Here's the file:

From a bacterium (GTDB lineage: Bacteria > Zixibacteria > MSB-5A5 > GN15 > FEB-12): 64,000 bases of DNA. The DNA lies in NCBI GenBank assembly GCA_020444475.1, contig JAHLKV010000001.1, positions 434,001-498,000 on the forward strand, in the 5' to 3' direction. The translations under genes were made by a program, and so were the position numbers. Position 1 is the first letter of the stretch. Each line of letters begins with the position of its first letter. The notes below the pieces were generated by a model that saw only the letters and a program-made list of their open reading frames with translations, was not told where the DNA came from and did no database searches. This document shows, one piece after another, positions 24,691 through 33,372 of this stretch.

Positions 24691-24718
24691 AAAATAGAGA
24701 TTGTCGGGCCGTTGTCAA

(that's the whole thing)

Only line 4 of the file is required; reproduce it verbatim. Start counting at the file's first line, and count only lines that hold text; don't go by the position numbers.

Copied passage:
24701 TTGTCGGGCCGTTGTCAA